The Hetmanate was one of the most glorious pages of Ukrainian history, and Khortytsia was where it was actually founded.

The Cossack History Museum that opened on Khortytsia in 1983 has more than 30,000 exhibits – from Paleolithic to 19th-century objects. Almost all of them were found on the island.

Cossack History Museum

Protected by the Cossack stronghold, the communities living in the southern Ukrainian lands prospered, tending cattle, growing wheat and vegetables, collecting honey, fishing in the Dnipro and hunting in the woods.

The Zaporizhian Sich (which could be translated as “stronghold beyond the rapids”) soon developed into one of the mightiest powers in Europe. It was a military state with a very strong army of well-armed, skillful and disciplined warriors (in which theft and drinking were punished by death).

At the same time, it was a democracy (to the best possible extent in that historical period), with real liberty and justice for all. Unlike in Muscovy, or elsewhere in Europe, there were no masters and servants in the Sich. The Cossacks elected their hetmans and commanders and made all important decisions by general vote. Everyone went to church and was literate from a young age (while Muscovy’s estimated literacy rate barely reached 1.2 percent). Everyone – men and women alike – had relatively equal rights and one common duty: defending the state and society.


Unfortunately, the Sich was gradually subjugated by the Russian Empire, and after Catherine II destroyed it, she gave Khortytsia as a generous gift to Grigori Potemkin, her favorite. Once he set foot there, Potemkin gave the order to raze all Cossack fortifications and other buildings on the island and plant an orchard there.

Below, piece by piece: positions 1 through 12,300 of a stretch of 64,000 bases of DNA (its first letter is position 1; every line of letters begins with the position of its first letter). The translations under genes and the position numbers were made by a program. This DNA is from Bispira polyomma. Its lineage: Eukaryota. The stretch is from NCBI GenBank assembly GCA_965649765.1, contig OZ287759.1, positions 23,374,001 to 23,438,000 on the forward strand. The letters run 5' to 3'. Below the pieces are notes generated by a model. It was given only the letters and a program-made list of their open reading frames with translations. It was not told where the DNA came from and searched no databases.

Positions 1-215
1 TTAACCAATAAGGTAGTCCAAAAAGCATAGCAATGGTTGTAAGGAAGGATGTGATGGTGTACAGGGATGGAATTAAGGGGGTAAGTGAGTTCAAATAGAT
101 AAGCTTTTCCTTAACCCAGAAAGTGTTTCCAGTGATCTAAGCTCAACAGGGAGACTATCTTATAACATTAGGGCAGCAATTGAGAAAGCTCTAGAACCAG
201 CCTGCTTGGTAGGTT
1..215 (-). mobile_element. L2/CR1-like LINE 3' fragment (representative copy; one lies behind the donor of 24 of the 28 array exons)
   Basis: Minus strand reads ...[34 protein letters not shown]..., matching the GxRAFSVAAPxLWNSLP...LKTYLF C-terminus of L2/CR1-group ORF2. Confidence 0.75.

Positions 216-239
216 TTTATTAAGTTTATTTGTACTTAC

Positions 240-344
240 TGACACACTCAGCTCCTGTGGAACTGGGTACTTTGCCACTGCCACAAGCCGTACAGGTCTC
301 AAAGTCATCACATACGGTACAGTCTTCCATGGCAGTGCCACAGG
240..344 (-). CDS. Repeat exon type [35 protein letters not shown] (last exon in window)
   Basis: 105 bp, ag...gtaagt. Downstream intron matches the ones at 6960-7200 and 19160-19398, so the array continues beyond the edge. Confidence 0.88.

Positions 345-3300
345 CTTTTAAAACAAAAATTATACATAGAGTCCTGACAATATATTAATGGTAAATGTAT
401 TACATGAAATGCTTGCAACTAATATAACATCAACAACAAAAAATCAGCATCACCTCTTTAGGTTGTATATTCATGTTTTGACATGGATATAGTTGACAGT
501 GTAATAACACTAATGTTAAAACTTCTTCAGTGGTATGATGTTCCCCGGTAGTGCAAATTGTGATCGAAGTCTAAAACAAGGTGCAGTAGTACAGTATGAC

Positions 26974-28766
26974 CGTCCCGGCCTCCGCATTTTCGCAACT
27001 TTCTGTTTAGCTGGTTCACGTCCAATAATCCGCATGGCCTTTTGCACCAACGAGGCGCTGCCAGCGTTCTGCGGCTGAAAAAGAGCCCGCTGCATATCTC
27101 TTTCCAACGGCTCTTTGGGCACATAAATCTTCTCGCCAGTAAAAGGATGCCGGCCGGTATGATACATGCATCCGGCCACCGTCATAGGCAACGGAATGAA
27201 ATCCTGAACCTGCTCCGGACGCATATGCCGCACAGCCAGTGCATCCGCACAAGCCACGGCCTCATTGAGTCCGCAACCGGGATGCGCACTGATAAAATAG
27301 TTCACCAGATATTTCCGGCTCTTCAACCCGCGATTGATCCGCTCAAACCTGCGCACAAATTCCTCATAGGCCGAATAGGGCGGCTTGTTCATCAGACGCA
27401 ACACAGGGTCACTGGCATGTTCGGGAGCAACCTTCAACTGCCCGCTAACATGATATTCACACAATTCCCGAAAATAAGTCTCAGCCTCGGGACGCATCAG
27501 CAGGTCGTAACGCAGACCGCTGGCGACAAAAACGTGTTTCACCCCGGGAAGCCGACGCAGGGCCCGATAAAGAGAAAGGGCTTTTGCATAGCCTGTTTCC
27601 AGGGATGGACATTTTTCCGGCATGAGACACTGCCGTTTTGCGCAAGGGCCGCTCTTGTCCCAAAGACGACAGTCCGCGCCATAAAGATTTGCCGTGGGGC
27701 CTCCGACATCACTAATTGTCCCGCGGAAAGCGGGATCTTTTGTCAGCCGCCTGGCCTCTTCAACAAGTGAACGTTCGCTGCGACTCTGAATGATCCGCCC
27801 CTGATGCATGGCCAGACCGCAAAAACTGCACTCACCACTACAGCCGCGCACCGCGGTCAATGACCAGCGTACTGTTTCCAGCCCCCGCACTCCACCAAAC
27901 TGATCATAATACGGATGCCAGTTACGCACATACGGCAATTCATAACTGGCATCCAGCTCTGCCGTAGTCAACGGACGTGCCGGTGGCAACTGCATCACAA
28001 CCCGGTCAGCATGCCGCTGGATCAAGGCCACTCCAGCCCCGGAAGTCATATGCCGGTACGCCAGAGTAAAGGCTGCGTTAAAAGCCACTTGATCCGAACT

Today and age-old aliens

In 1796, Admiral Jose de Ribas, the founder and first governor of Odesa, built a shipyard on the eastern shore of Khortytsia. Since then, the island was inhabited by German colonists for 130 years.

The Bolshevik coup of 1917 and the ensuing Civil War soaked the rocks and sands of Khortytsia in blood. Later, the island and its unique wildlife suffered a heavy blow from the dam of the hydropower plant that was built in 1932, about a mile upstream, plus a railroad, power transmission lines and bridges across the Dnipro.


In the 1990s, workers of the Cossack History Museum lifted the trunk of an oak tree from the riverbed. A radiocarbon assay dated it as 85 centuries old.

Very likely, it was the oak mentioned by Constantine the Porphyrogenitus, who wrote in the 10th century, “The Rosses [Rus] reach the island of St. George and make their sacrifices near a colossal oak tree.”

Almost all the old oaks that grew on the island were cut down in the 20th century. The oldest of the few survivors is 700 years old.

There are also eight mysterious “black stones” scattered across the northern tip of the island. The largest one weighs some 600 kilos. They are absolutely different from the local rock and are covered with petroglyphs, which scientists have so far been unable to “decrypt.” Geologists say the stones are alien to that area and no one can explain how they got there.

Some even claim their origin is extraterrestrial… Others maintain that the stones were brought to this place by glaciers millions of years ago. Those stones are also believed to have healing and even magical properties.

The largest of the “black stones”

Before Russia unleashed its brutal genocidal war against Ukraine, Khortytsia attracted hundreds of thousands of tourists to its fascinating historical sites, cozy hotels and camping bases, sandy beaches and granite cliffs, beautiful forests and crystal-clear lakes.

Now, caught in the infernal whirlpool of war, like scores of other historical sites in Ukraine, Khortytsia is suffering from wildfires caused by Russian shelling, in which some of the rare and endangered local plant and animal species have perished. Russian shells have damaged some of the museum buildings and left craters distorting the island’s landscape.

Yet this unique patch of the Ukrainian land is alive and thriving, and as soon as it is free from the Russian fire and stench, Khortytsia will surely reopen its beauty to admirers of Ukraine’s landscapes and glory.